Florida Court of Appeals Reinstates State School Mask Mandate Ban in Latest Flip-Flop

Florida's Court of Appeals reinstated Governor Ron DeSantis' ban preventing schools from mandating face masks for students in the latest flip-flop in the legal battle between the governor and some parents, the Associated Press reported.

A judge in Tallahassee previously ruled against the mask mandate, and lifted a stay on his order halting the enforcement of the ban. The 1st District Court of Appeals ruled that the judge should not have lifted the stay, effectively putting the ban back into effect.

Charles Gallagher, an attorney representing parents that are challenging DeSantis' ban, said he is "disappointed" by the latest decision.

"With a stay in place, students, parents and teachers are back in harm's way," Gallagher said in a tweet.

The legal battle came from a lawsuit filed by parents represented by Gallagher and other lawyers arguing against DeSantis' ban. They contend he lacks the authority to ban school boards from imposing mask mandates.

For more reporting from the Associated Press, see below.

Gov. Ron DeSantis
Florida's Court of Appeals ruled in favor of Governor Ron DeSantis preventing school districts from issuing mask mandates on September 10, 2021. Above, DeSantis speaks during a press conference at the Assault Brigade 2506 Honorary Museum on August 5, 2021, in Hialeah, Florida. Joe Raedle/Getty Images

The state could resume its efforts to impose financial penalties on the 13 school boards currently defying the mask mandate ban. Those have included docking salaries of local school board members who voted to impose student mask mandates.

The U.S. Department of Education announced Thursday it has begun a new grant program to provide funding for school districts in Florida and elsewhere that lose money for implementing anti-coronavirus practices such as mandatory masks.

DeSantis spokesperson Christina Pushaw said in a tweet that the decision means "the rule requiring ALL Florida school districts to protect parents' rights to make choices about masking kids is BACK in effect!"

DeSantis has argued that the new Parents Bill of Rights law reserves solely for parents the authority to determine whether their children should wear a mask to school. School districts with mandatory mask rules allow an opt-out only for medical reasons, not parental discretion.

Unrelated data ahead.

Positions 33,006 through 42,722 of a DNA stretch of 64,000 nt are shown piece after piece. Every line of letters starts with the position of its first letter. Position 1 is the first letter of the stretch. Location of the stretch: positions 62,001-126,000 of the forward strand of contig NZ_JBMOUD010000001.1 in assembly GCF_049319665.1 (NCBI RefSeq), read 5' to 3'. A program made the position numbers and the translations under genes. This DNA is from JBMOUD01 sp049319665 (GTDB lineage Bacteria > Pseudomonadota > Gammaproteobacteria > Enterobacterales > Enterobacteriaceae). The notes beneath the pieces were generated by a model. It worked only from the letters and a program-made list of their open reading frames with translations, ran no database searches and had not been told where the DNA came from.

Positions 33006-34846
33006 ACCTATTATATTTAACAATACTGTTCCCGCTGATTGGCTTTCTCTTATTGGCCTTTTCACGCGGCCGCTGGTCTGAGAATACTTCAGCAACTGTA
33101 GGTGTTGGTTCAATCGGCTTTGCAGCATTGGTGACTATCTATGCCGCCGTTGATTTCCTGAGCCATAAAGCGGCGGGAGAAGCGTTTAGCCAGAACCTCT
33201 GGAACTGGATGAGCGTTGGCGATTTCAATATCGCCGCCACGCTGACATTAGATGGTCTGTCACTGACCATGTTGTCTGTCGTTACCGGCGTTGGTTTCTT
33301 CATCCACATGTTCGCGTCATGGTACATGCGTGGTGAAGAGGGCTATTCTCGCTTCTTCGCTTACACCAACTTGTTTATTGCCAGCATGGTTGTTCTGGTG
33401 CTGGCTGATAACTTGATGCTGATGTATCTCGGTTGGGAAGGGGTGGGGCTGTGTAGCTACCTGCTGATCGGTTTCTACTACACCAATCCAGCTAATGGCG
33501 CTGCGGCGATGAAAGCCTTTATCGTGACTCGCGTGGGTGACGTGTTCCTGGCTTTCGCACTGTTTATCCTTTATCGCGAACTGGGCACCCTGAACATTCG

Leon County Circuit Judge John C. Cooper agreed with Gallagher and other lawyers in an August 27 order, then on Wednesday lifted a stay that had blocked his ruling from taking effect. The appeals court now has put that stay back in place as the governor seeks a ruling making his mask mandate ban permanent.

The appeals judges noted that a stay is presumed when a public officer or agency seeks appellate review of a judicial order.

"We have serious doubts about standing, jurisdiction, and other threshold matters," the appeals judges wrote in a one-page decision. "Given the presumption against vacating the automatic stay, the stay should have been left in place pending appellate review."

In his previous order, Cooper said the overwhelming evidence is that wearing masks provides some protection for children in crowded school settings, particularly those under 12 who are not currently eligible for vaccination. The court battle comes as Florida copes with the highly contagious delta variant of the coronavirus that has overrun hospitals across the state.

On the Parents Bill of Rights, Cooper said his previous order follows the law that reserves health and education decisions regarding children to parents unless a government entity such as a school board can show their broader action is reasonable and narrowly tailored to the issue at hand.

The next stage of the legal fight will test whether Cooper's conclusions are correct.

Florida School Children
The ban imposed by Governor Ron DeSantis to prevent mandating masks for Florida school students is back on. Above, students, some wearing protective masks, arrive for the first day of school at Sessums Elementary School on August 10, 2021, in Riverview, Florida. Chris O'Meara, File/AP Photo